The Budget Control Act of 2011 (Pub.L. 112–25, S. 365, 125 Stat. 240, enacted August 2, 2011) is a federal statute in the United States that was signed into law by President Barack Obama on August 2, 2011. The Act brought conclusion to the 2011 United States debt-ceiling crisis, which had threatened to lead the United States into sovereign default on or about August 3, 2011.  The law involves the introduction of several complex mechanisms, such as creation of the Congressional Joint Select Committee on Deficit Reduction (sometimes called the “super committee”), options for a balanced budget amendment and automatic budget sequestration. Continue reading “Sequestration – Whose Idea Was It Anyway?”

Congress OKs cliff deal, signaling future fights

Congress OKs cliff deal, signaling future fights

 ALAN FRAM | January 2, 2013 07:54 AM EST |

WASHINGTON — Congress’ excruciating, extraordinary New Year‘s Day approval of a compromise averting a prolonged tumble off the fiscal cliff hands President Barack Obama most of the tax boosts on the rich that he campaigned on. It also prevents House Republicans from facing blame for blocking tax cuts for most American households, though most GOP lawmakers parted ways with Speaker John Boehner and opposed the measure.

Passage also lays the groundwork for future battles between the two sides over federal spending and debt.

Capping a holiday season political spectacle that featured enough high and low notes for a Broadway musical, the GOP-run House voted final approval for the measure by 257-167 late Tuesday. That came after the Democratic-led Senate used a wee-hours 89-8 roll call to assent to the bill, belying the partisan brinkmanship that colored much of the path to the final deal.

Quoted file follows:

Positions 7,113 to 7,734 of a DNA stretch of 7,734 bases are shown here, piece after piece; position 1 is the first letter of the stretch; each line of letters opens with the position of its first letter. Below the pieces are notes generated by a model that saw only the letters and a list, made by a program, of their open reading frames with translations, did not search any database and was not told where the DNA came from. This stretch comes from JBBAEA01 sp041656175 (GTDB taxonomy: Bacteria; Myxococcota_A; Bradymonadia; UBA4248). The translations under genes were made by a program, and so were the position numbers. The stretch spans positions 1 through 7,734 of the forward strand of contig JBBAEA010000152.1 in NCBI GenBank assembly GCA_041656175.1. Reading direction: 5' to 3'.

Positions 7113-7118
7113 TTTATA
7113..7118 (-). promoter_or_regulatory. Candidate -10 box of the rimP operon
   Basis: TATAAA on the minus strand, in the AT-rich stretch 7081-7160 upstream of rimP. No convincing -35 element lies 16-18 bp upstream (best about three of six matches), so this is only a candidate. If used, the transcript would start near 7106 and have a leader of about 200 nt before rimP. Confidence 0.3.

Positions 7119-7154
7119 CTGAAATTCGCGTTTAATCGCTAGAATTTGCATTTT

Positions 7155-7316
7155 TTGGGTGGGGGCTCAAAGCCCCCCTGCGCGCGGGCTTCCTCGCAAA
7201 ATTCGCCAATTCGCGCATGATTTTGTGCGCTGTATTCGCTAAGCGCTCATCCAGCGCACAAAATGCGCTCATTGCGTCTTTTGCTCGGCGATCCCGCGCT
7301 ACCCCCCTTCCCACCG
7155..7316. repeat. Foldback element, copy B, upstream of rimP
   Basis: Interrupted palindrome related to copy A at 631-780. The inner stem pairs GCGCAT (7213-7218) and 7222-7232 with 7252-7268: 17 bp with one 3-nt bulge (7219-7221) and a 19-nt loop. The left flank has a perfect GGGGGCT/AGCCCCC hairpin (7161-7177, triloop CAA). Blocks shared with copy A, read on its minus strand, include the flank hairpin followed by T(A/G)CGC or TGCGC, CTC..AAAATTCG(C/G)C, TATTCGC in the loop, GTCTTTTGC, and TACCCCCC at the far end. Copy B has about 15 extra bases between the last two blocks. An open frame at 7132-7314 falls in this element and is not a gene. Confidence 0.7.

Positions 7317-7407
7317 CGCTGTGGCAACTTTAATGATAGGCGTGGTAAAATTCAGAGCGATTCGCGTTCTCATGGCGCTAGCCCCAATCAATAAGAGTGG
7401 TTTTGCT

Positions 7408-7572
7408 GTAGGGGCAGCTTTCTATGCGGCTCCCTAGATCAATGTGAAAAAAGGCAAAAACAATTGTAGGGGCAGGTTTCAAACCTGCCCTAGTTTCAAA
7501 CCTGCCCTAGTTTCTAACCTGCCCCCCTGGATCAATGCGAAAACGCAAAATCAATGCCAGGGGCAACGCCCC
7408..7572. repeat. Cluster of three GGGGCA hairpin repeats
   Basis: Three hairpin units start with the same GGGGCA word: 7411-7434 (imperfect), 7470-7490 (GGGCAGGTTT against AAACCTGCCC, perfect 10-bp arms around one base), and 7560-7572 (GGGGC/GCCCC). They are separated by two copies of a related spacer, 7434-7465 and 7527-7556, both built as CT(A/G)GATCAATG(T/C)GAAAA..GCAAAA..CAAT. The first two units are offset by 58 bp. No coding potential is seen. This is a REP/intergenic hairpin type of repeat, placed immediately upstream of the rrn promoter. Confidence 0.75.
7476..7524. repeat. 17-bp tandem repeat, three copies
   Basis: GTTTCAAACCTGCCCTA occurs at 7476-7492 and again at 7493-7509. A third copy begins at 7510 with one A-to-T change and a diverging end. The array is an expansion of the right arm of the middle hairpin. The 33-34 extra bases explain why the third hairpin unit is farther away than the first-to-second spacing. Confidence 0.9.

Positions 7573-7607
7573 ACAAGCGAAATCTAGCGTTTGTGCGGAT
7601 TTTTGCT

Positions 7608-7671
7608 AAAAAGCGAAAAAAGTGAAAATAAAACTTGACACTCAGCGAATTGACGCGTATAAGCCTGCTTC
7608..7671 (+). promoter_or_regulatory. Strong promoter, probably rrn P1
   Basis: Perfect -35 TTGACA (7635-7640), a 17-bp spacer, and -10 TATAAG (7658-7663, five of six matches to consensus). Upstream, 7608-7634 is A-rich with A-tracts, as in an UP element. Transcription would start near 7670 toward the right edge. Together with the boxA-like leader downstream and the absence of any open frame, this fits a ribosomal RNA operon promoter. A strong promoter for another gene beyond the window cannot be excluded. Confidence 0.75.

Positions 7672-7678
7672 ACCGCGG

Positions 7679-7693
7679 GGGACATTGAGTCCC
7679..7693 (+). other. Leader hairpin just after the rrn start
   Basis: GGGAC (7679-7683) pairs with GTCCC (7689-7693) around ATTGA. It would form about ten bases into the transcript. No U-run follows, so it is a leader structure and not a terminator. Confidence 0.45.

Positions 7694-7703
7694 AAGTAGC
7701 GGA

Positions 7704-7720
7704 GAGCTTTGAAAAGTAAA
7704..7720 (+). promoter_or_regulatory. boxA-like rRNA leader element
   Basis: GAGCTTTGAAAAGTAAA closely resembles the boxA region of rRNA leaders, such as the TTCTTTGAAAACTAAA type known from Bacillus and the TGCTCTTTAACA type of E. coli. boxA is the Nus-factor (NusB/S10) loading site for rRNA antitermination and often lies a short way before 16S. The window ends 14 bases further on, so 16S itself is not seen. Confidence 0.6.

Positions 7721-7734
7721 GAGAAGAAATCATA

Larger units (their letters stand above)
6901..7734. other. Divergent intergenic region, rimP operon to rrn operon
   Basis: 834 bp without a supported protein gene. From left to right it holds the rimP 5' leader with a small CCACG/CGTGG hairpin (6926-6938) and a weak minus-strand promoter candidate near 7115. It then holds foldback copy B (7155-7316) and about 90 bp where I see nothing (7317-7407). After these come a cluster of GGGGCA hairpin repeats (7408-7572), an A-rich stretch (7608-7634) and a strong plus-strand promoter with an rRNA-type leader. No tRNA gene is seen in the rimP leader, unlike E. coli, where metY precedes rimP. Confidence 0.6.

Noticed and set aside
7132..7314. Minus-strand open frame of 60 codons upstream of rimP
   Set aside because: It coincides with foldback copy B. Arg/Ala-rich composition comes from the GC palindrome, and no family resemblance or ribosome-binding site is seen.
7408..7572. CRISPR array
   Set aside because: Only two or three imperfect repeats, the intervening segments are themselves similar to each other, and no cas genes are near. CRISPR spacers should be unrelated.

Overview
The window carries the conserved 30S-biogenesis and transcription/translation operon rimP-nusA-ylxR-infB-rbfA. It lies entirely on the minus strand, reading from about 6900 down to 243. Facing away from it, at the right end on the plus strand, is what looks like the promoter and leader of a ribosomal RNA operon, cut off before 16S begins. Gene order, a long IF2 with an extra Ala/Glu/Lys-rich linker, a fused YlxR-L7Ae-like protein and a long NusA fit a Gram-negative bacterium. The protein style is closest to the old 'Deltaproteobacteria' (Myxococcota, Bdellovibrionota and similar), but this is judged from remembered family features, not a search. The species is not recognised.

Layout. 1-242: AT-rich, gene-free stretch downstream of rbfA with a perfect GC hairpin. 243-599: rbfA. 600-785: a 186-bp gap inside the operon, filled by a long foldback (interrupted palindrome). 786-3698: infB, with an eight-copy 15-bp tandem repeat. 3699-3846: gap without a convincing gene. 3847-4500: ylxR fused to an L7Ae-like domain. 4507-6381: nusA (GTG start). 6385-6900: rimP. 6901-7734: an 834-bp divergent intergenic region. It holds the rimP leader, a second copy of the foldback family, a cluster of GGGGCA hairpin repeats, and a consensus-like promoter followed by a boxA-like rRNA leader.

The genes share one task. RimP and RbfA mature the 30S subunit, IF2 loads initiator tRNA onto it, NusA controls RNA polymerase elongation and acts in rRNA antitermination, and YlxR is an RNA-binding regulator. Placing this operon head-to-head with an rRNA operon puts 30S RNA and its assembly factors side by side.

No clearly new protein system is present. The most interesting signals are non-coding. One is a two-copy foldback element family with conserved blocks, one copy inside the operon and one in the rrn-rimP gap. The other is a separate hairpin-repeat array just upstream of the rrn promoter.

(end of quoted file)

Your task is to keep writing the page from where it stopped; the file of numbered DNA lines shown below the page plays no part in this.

“A central promise of my campaign for president was to change the tax code that was too skewed towards the wealthy at the expense of working middle-class Americans,” Obama said at the White House before flying to Hawaii to resume his holiday break. “Tonight we’ve done that.” Continue reading “Congress OKs cliff deal, signaling future fights”

The fiscal cliff deal that almost wasn’t

The fiscal cliff deal that almost wasn’t

By: John Bresnahan and Carrie Budoff Brown and Manu Raju and Jake Sherman
January 2, 2013 12:21 AM EST

From left: John Boehner, Joe Biden, Barack Obama, Mitch McConnell and Harry Reid are pictured. | AP Photos

House Speaker John Boehner couldn’t hold back when he spotted Senate Majority Leader Harry Reid in the White House lobby last Friday.

It was only a few days before the nation would go over the fiscal cliff, no bipartisan agreement was in sight, and Reid had just publicly accused Boehner of running a “dictatorship” in the House and caring more about holding onto his gavel than striking a deal.

“Go f— yourself,” Boehner sniped as he pointed his finger at Reid, according to multiple sources present.

Reid, a bit startled, replied: “What are you talking about?”

Boehner repeated: “Go f— yourself.” Continue reading “The fiscal cliff deal that almost wasn’t”